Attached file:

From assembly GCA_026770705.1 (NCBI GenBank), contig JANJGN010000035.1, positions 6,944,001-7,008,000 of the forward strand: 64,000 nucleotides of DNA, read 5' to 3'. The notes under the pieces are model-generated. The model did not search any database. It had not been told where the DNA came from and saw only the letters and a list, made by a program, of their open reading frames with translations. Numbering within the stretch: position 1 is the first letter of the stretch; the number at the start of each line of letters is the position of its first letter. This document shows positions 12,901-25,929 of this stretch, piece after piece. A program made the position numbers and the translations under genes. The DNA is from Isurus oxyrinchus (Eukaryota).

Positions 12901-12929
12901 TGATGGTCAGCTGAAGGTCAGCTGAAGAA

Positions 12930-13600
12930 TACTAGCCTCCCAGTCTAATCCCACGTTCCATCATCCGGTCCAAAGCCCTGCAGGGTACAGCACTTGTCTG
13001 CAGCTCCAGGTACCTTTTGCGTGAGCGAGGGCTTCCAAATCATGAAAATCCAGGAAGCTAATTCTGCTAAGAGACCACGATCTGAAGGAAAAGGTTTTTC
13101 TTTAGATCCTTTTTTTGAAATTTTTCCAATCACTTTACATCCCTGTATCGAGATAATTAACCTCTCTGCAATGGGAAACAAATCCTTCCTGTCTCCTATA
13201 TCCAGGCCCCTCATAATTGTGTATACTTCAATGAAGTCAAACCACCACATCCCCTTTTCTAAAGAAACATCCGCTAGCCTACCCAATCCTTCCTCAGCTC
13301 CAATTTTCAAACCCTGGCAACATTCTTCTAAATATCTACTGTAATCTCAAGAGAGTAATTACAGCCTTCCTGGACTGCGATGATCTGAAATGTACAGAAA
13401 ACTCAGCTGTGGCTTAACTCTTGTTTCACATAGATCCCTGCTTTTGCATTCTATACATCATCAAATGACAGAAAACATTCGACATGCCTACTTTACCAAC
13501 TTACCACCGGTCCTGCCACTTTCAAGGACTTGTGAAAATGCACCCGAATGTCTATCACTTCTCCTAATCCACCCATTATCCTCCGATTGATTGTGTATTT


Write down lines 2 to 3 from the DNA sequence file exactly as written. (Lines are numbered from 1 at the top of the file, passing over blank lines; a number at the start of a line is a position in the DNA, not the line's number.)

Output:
Positions 12901-12929
12901 TGATGGTCAGCTGAAGGTCAGCTGAAGAA